And she hung up before I could discuss with her the interesting question of the new part having arrived 8 weeks after it had been ordered (nearly a week after my fridge stopped working in the first place), with the implication that I could have been living for well over two months – in the ‘summer’ (hmm) – without some sort of chilling device.

When they say this country’s going to the dogs, they probably mean half the population is forced to eat cheap takeaway food because there is no such thing as customer service any more.

(Extra onions and lots of mustard for me, please.  Ta.)


When I was pregnant with my son (my only child, if you don’t count three ex-husbands) my local health authority in a leafy part of London withdrew all but essential midwifery services because they were re-training the midwives in aromatherapy, acupuncture and other lovely relaxing things beginning with ‘a’.  Never mind alternative therapy, I called up to inquire about alternative provision for ante-natal classes, to be told by a cheerful soul on the end of the phone that there wasn’t any, but wasn’t it fantastic that they would be able to offer so many additional services next year?  Indeed, it was wonderful, I said.  I’ll try and keep my legs crossed for the next 12 months, then.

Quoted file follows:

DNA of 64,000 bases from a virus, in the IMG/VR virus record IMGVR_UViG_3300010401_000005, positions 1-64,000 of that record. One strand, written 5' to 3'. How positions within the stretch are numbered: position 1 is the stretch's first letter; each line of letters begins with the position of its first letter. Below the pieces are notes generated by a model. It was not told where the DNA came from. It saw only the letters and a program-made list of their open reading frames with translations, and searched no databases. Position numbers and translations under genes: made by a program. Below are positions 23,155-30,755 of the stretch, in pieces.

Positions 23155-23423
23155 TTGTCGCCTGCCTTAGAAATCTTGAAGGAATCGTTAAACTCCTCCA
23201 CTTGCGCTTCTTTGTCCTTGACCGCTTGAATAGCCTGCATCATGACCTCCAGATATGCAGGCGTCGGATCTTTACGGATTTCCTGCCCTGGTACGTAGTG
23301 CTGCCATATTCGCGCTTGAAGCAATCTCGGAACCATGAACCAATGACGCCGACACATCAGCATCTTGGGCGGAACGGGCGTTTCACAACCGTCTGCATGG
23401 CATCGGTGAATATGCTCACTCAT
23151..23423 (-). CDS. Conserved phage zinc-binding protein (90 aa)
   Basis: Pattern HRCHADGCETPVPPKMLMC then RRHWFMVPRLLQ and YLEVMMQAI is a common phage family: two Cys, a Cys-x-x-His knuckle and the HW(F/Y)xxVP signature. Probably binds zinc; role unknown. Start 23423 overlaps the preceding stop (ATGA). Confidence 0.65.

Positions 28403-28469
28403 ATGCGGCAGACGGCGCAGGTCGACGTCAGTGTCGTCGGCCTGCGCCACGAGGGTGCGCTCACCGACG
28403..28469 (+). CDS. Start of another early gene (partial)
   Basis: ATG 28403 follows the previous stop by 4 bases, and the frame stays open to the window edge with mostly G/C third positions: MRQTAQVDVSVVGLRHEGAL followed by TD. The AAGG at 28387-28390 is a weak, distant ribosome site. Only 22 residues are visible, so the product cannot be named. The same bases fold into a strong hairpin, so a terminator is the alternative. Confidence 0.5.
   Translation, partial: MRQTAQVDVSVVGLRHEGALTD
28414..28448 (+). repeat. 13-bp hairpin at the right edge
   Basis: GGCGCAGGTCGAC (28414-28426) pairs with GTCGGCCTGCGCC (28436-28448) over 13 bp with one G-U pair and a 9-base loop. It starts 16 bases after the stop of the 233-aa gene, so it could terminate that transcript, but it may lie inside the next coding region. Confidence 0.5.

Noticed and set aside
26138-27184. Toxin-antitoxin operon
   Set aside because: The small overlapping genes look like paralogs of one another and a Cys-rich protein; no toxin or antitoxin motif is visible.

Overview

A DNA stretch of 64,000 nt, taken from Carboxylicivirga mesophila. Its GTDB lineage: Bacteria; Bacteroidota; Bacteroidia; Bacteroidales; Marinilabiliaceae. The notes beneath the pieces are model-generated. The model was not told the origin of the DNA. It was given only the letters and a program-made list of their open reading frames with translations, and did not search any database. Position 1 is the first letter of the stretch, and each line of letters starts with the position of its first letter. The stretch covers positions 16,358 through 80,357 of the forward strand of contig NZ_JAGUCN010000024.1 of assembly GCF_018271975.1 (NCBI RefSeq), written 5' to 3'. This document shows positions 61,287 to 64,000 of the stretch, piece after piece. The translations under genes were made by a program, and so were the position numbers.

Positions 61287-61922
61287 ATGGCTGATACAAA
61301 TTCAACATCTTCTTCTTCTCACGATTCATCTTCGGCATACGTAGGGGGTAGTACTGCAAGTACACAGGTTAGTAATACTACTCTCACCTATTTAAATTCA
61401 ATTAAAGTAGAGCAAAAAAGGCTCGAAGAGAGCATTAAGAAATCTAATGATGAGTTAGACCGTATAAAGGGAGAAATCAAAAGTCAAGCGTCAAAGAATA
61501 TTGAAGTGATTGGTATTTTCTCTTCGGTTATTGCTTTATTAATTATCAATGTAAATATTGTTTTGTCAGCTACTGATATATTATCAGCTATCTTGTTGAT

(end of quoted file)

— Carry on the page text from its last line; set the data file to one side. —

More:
So it was that these ‘improvements’ meant that I, along with other women similarly expectant, had to figure out for ourselves how best to get through the excruciating pain of a long labour by utilizing our partners, in conjunction with the correct breathing.  Whatever that is.

(For anyone interested, I recommend Look at what [BREATHE] you’ve done to me [BREATHE] you bastard!!! [SCREAM]).

Last Sunday (it’s OK, you can come out now, he’s 19 years old at this point) I had occasion to venture into the centre of London (luckily, my balaclava was back from the cleaners).  There was a choice of several routes I could take, and – in the grand tradition of selecting a queue in a bank or a supermarket – it transpired that I naturally plumped for the worst one.  (There is something to be said for consistency, don’t you think?)

I had actually checked on the net before I left my apartment, and saw that one part of the District Line on London’s tube network was suspended for engineering work – at which point I congratulated myself on having the foresight to be impressively organized – so consequently made plans to divert my route with my smug knowledge.

What the net didn’t inform me, though, was that 6 other lines were also disrupted thanks to ‘engineering work’.  (If the engineers are so bloody good, why don’t the trains run on Sundays???)  It duly took me two hours to traverse 8 miles from SW London to NW London.

Twenty minutes of this two hours (can’t exactly call it ‘travelling’ time) was spent sitting in a tunnel, thanks to a signal failure.  During which period I found myself gazing at a sign underneath a map of the system (what’s the point of that, then?) which informed me Improvement works may affect your journey.


While we’re at it, another bone I have to pick with London Underground PLC is the discrimination against non-dog owners.  Never noticed the signs at the top and bottom of escalators stating  Dogs must be carried???  Fortunately for me, I have a dog. (Nothing to say they can’t be stuffed). Phew.